Medical studies are supervised by a local physician and look at every stage of disease, from first diagnosis to advanced disease. All are designed to find, diagnose, treat or prevent cancer.
Pamela Bourbo, RN, OCN, MPH, CCRC
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Behavioral, medical and social sciences research at the GRU Cancer Center is conducted to increase understanding of important health and social problems. It's this kind of research, made possible by people who volunteer to participate in innovative studies, that leads to more effective therapies and treatments for disease, and quality-of-life improvements that impact the way we live, work and play.
Access Cancer Clinical Trials, Including Phase I Trials, in Augusta, Georgia
As an academic medical center, the Georgia Regents University Cancer Center in Augusta, GA is actively involved in cancer research for cancer patients in Georgia, South Carolina and the Southeast.
The GRU Cancer Center clinical trials office offers discovery-driven clinical treatments for adult cancer patients affected by all types of cancer: brain, breast, gastrointestinal, genitourinary, gynecologic, head and neck, leukemia, lung, lymphoma, melanoma and multiple myeloma, among others.
Clinical trials are the last step in a carefully regulated, detailed scientific process that starts in a laboratory in cells or tissue and are then tested in humans—oftentimes years later and always after strenuous review.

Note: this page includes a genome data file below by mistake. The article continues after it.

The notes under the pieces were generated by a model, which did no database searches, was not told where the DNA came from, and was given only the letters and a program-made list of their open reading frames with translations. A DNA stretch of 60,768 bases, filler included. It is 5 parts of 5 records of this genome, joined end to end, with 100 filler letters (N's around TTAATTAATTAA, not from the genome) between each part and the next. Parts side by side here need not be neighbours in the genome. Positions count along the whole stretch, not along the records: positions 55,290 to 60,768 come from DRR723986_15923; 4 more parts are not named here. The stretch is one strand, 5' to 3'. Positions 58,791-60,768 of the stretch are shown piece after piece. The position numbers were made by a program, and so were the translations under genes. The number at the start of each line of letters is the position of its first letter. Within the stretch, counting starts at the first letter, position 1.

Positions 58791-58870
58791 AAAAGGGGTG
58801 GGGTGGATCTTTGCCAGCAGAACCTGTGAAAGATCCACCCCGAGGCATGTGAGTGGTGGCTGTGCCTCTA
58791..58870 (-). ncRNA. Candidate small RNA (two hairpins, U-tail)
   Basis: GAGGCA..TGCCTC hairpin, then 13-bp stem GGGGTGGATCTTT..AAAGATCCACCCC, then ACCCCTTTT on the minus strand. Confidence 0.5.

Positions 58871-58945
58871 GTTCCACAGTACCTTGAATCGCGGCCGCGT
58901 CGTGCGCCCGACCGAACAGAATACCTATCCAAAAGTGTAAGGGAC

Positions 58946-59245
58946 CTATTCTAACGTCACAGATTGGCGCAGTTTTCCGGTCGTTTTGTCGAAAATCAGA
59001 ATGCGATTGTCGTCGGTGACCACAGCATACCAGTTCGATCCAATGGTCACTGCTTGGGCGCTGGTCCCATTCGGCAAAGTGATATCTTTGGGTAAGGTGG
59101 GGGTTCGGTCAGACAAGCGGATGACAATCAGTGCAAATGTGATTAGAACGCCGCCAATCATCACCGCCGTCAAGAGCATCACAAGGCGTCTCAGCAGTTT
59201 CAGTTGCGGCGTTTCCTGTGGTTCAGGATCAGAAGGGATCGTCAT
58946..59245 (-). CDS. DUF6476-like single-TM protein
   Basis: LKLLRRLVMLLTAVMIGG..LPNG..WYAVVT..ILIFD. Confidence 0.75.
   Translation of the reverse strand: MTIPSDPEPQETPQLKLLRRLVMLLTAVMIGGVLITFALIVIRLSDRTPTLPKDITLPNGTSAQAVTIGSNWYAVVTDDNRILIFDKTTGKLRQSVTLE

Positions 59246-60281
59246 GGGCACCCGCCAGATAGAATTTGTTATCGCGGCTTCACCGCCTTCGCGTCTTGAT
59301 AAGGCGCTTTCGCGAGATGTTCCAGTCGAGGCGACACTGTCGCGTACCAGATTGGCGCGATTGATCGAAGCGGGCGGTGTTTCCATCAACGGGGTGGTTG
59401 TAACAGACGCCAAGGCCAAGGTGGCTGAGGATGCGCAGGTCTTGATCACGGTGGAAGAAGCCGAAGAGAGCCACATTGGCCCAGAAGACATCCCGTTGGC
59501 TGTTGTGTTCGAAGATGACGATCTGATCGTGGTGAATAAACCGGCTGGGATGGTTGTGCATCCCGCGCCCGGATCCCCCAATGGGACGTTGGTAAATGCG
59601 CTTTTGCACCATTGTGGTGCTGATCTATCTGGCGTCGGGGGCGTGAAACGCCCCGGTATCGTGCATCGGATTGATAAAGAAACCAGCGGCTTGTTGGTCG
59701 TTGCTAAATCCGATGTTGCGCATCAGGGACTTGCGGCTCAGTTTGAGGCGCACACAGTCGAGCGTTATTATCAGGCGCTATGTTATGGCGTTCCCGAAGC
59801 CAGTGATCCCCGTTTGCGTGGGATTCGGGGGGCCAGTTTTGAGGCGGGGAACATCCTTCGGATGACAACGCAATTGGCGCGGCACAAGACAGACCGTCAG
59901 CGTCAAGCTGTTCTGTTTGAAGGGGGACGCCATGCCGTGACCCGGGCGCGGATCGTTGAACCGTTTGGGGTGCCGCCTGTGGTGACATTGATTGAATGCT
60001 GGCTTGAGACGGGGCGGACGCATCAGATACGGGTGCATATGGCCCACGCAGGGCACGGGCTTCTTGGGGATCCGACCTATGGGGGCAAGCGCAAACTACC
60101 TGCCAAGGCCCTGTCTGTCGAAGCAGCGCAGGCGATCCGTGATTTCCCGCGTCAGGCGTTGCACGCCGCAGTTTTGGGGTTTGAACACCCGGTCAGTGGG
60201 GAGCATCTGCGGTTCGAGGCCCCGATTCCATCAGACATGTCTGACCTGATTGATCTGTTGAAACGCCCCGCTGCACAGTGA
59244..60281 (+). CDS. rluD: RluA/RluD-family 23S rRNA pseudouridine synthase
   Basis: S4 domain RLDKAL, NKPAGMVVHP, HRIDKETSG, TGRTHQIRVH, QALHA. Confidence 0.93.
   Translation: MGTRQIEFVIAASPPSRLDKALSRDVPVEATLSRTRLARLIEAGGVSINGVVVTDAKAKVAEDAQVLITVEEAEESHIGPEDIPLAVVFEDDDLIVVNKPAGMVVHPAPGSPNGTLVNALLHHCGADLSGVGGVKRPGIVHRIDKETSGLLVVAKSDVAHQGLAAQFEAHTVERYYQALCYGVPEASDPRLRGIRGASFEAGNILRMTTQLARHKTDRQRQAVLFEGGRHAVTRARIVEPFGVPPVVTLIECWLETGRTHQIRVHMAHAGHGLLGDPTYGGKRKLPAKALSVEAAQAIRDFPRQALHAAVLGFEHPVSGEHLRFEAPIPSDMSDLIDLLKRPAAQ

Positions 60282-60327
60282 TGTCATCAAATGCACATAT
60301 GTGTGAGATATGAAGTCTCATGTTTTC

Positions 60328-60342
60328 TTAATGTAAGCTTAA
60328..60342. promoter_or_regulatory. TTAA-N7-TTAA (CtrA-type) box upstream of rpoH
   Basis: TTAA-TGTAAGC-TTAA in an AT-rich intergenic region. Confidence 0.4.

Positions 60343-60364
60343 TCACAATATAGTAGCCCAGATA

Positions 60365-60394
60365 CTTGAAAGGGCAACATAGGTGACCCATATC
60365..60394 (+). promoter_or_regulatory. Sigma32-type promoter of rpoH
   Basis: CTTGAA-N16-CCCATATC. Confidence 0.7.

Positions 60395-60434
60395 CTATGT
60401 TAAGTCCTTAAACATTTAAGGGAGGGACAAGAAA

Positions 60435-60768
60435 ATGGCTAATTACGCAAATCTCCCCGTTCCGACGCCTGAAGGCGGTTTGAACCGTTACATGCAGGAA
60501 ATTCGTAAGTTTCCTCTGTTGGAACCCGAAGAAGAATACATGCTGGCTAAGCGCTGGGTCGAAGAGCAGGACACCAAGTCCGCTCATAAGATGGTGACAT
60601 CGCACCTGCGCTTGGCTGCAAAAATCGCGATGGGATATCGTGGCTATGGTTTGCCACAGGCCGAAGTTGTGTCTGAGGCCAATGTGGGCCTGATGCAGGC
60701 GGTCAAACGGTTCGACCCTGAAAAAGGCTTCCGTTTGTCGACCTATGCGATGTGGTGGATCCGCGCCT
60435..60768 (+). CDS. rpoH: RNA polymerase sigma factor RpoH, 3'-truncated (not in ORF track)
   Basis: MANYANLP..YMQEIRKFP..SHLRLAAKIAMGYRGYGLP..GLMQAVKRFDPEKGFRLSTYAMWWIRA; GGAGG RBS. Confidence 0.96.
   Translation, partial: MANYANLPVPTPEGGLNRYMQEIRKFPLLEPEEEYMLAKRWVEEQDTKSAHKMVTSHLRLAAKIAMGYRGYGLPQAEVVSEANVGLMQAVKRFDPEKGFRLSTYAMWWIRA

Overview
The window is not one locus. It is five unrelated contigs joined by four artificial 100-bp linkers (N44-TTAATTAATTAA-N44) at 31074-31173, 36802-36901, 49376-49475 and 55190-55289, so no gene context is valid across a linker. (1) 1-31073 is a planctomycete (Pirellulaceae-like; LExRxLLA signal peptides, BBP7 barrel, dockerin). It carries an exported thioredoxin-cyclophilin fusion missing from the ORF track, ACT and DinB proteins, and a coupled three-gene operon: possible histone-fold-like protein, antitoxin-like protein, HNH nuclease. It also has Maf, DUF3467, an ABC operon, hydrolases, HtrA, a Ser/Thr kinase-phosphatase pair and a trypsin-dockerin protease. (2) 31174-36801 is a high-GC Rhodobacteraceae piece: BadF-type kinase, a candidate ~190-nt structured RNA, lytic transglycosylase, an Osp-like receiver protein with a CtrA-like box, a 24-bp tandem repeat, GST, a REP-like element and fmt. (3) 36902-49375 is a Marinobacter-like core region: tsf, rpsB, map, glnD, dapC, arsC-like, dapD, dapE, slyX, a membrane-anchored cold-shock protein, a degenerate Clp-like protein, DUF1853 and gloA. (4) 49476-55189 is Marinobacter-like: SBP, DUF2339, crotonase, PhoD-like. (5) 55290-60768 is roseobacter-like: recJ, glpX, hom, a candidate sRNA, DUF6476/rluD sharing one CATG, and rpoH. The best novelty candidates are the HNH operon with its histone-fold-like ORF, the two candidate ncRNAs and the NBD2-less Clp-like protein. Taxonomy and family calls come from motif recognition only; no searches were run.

Phase 1 Cancer Clinical Trials
Phase I cancer clinical trial studies are commonly called "first in man." Cancer patients who enroll in these trials have already tried other treatment options. These studies evaluate the dose of a drug that can be given safely without unacceptable side effects and how the drug affects the body. They involve a small number of patients with cancer.
The Georgia Regents University Minority-Based Community Clinical Oncology Program (GRU MB CCOP) is designed to increase the availability of state-of-the-art cancer treatment and research to minority individuals in their own communities. Establishment of an operational base in this part of Georgia for extending cancer clinical trials and cancer prevention aims to reduce cancer incidence, morbidity, and mortality in minority populations.
Types of Trials
There are four basic types of clinical trials:
Treatment trials test a new approaches to medical treatments such as surgery, radiation therapy and new medications as well as different combinations of existing treatment or new methods, such as gene therapy.
Prevention trials seek to stop cancer from ever developing through the use of preventive vitamins, minerals or medications.
Screening trials are aimed at finding cancer earlier through imaging or blood tests. The goal is to detect cancers in early stage development when they are typically more treatable.
Quality of life/supportive care trials focus on ways of helping people with cancer deal with the complications of treatment—both mental and physical. These may include things like sexual desire or fatigue.